hello, kitty

Existential questions from the drawing room seem to be left by the wayside. . . Can a genetic clone really fill the void left by a lost & gone pet? Or, is it nature or nuture? Now that legal barriers and technological shortcomings are subsiding, the real questions are: can cloning be profitable?

Many months ago, mention of Dolly et al would have been strictly science & technology, but the latest leap in closing is squarely a business article. The LA Times and NY Times both reported a price drop to the tune of $18,000.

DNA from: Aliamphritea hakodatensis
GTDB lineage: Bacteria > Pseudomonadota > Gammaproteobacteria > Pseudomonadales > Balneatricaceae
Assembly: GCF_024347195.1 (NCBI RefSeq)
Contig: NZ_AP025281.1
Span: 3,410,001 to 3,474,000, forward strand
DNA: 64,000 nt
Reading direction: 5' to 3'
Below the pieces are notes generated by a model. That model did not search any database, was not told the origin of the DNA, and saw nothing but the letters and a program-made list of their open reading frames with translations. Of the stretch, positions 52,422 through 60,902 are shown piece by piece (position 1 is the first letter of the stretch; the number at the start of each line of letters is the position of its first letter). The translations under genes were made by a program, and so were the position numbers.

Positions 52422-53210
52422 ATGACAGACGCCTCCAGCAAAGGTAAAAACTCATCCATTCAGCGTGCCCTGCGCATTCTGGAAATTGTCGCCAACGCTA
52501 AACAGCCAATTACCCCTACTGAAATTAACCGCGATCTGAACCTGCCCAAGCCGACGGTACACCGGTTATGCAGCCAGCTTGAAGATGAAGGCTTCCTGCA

You have to admire their style: “To display its work and perhaps to help demystify its science,” the laboratory at Genetic Savings and Clone is built within glass walls for the viewing pleasure of the public. The parlour talk has worn thin, and biomedical ethics has invited in ribald attitudes.

In a world where information is quickly commodified wherever it is uncovered, and genetics hold a bounty of information, perhaps it’s only a matter of time until price tags become affixed to every trait of someone’s child. . . or for the time being, someone’s pet cat.

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